The taxes incurred on the income generated by the fixed asset shall be treated according to the standards relating to Income Tax.
Accounting for Depreciation
Depreciation is the systematic allocation of the depreciable amount to an asset over it useful life. All fixed assets, except freehold land, have limited useful life, therefore subjected to depreciation. An item of fixed asset starts depreciating the moment it is put to use by an entity and will not stop unless it is fully depreciated or the asset is classified as ‘held up for sale’.
The remaining parts, the individual cost of which are insignificant in relation to the total cost, may be depreciated separately. In case of variation in expectation of the remainder items, approximation techniques must be applied to faithfully represent the useful life of the parts.
Alternatively an entity may choose to depreciate separately the parts of an item that do not have a cost that is significant in relation to the total cost of the item.
Depreciation is to be recognised on the incremental portion of the fair value of the asset against the carrying amount of the asset. The depreciation must also be recognised on capitalised cost of repairs or replacement of parts and maintenance carried out on the asset that will result in enhancing the economic benefits or prolonging the useful life of the fixed assets.
The following are the key concepts in depreciation accounting
- Depreciable amount
- Useful life
- Depreciation method
Depreciation amount is the actual cost of an asset less its residual value. Residual value is the amount the entity will realize upon disposal of the asset at the end of its useful life. However the residual value of an asset is often insignificant therefore it is always deemed to be zero while computing the depreciation amount.
Residual value of an asset should be reviewed at the time of reporting and if the residual value is higher than the carrying amount, then no depreciation is recognised for that year and remains unrecognised unless and until its residual value subsequently decreases to an amount below the asset’s carrying amount.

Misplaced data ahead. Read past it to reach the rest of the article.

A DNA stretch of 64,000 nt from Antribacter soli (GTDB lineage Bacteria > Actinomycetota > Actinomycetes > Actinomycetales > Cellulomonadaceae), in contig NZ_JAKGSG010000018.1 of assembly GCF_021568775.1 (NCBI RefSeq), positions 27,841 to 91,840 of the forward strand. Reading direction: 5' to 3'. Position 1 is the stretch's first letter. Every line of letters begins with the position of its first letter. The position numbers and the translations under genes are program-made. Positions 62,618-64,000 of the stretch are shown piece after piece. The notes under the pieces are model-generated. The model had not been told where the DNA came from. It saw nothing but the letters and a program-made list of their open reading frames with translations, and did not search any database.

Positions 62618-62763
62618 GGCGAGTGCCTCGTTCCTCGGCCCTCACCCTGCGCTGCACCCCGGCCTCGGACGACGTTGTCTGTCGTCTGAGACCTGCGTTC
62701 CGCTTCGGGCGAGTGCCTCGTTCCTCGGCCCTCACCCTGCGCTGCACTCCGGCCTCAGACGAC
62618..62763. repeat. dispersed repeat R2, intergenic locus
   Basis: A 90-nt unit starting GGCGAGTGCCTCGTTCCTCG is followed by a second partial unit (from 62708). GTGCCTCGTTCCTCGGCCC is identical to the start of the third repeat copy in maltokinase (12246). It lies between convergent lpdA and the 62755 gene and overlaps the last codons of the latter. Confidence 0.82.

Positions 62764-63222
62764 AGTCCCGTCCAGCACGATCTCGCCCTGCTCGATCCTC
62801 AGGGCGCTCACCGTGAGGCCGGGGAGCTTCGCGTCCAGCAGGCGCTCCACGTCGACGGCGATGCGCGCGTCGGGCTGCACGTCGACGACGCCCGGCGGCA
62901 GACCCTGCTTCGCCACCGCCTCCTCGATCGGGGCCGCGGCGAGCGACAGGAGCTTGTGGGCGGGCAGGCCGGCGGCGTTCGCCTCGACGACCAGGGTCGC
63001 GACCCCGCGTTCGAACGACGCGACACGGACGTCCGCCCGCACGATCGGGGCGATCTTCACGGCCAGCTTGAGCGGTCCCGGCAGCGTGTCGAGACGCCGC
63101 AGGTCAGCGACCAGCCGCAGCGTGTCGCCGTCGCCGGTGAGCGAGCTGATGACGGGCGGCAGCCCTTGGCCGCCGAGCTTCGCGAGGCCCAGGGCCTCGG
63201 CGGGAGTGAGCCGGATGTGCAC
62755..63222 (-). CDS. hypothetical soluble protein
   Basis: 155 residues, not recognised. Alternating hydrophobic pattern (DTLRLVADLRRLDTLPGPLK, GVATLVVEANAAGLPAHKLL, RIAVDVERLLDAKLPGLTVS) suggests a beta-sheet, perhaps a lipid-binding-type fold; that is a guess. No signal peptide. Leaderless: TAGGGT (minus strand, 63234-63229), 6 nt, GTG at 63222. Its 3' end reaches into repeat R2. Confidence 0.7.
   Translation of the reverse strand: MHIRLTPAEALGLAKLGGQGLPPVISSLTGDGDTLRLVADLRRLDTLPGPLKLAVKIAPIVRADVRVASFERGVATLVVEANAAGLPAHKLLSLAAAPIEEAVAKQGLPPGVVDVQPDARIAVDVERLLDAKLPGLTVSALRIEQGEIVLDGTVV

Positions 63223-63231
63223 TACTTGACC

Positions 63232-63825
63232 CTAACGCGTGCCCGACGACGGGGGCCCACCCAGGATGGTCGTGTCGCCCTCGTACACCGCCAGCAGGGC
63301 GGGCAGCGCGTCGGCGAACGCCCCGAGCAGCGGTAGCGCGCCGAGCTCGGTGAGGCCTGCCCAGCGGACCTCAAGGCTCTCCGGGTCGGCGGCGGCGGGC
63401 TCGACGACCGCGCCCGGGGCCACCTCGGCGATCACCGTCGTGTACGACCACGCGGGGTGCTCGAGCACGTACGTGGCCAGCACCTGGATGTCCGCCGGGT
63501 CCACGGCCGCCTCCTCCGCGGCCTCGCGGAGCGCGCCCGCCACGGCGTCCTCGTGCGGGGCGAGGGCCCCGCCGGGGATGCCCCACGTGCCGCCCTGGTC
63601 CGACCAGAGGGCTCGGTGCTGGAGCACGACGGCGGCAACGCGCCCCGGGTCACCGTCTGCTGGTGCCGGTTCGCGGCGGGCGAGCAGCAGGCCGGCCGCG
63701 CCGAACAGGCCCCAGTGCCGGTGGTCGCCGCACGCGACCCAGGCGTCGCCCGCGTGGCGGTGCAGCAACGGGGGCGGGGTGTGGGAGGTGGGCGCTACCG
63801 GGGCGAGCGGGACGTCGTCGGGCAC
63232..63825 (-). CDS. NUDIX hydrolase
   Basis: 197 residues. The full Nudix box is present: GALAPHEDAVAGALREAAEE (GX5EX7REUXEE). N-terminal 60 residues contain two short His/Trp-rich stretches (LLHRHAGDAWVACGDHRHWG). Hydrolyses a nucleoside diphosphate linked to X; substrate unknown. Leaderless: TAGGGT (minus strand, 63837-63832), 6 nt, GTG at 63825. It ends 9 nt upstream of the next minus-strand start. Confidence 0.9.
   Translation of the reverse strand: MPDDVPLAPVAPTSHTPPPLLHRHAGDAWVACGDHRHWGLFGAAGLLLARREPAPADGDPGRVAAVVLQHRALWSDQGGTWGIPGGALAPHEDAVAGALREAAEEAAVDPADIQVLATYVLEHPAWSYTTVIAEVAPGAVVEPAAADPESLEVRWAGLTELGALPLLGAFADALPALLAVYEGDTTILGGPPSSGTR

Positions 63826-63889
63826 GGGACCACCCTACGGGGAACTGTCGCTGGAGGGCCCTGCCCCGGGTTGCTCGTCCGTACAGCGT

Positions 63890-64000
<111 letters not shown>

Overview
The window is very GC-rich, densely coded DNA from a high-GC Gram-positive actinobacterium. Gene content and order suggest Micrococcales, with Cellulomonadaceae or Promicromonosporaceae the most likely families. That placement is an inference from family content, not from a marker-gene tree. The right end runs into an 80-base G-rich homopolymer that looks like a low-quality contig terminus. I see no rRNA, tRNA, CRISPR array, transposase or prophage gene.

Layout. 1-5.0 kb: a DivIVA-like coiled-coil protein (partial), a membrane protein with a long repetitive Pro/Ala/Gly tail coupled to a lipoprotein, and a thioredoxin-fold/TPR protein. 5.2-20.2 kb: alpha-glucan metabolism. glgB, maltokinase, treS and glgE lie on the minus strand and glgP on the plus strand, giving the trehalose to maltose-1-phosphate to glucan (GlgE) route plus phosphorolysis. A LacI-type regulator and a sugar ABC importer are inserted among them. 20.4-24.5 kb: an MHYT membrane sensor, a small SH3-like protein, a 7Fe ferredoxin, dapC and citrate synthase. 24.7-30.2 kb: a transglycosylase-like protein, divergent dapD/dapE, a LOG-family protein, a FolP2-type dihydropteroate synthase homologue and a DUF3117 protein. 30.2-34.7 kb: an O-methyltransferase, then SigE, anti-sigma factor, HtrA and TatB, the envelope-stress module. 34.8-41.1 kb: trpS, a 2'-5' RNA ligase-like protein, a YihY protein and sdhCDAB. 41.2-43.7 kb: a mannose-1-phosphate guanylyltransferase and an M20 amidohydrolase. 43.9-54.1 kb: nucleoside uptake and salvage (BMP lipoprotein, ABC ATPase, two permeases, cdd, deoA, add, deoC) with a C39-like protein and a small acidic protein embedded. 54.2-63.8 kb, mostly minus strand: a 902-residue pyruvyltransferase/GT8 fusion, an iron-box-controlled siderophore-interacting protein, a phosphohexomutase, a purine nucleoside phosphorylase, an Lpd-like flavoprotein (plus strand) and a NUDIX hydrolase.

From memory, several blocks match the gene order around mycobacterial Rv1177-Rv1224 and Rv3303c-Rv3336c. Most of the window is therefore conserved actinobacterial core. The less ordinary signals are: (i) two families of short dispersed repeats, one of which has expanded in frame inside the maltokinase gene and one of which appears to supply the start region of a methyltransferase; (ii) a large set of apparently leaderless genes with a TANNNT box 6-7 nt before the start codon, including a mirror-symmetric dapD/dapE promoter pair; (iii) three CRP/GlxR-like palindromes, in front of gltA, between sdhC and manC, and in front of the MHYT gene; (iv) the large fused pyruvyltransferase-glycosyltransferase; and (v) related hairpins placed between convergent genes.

The depreciation charge for a period is usually recognised in profit or loss. But in some cases it can also be included in the cost (carrying amount) of another asset. For example, depreciation of a manufacturing plant may be included in the costs of conversion of inventories.
Useful Life of an Asset is defined as the asset’s expected utility to the entity. It is a matter of judgment and is influenced by an entity’s experience with similar assets and an asset’s useful life can be shorter than its economic life. It is determined by the following factors:
- Asset management policy of the entity
- Expected usage of the asset such as expected capacity or physical output.
- Expected physical wear and tear
- Technical or commercial obsolescence
- Legal or similar limits on the use of the asset, such as the expiry dates of related leases.
The depreciation method shall reflect the manner in which the entity consumes the future economic benefits arising from a fixed asset item. The depreciation method chosen shall be reviewed at least once at the end of each financial year-end. If there is any changes expected in the pattern of consumption of the economic benefits embodied in a financial asset then the entity must change to a suitable method to reflect the change in consumption. Any change shall be accounted for as a change in an accounting estimate in accordance with FRS 8.
Straight-Line Method, Diminishing Balance Method and the Units of Production Method are the commonly used depreciation methods. If an asset is used uniformly throughout its life by the entity then a straight-line depreciation method shall be applied, under this a constant depreciation amount is charged over the useful life if the asset’s residual value does not change. If an asset is used more intensively during the initial years of its useful life, the diminishing balance method is applied and it results in a decreasing depreciation charge over the useful life. Under the units of production method, depreciation is charged based on the expected use or output.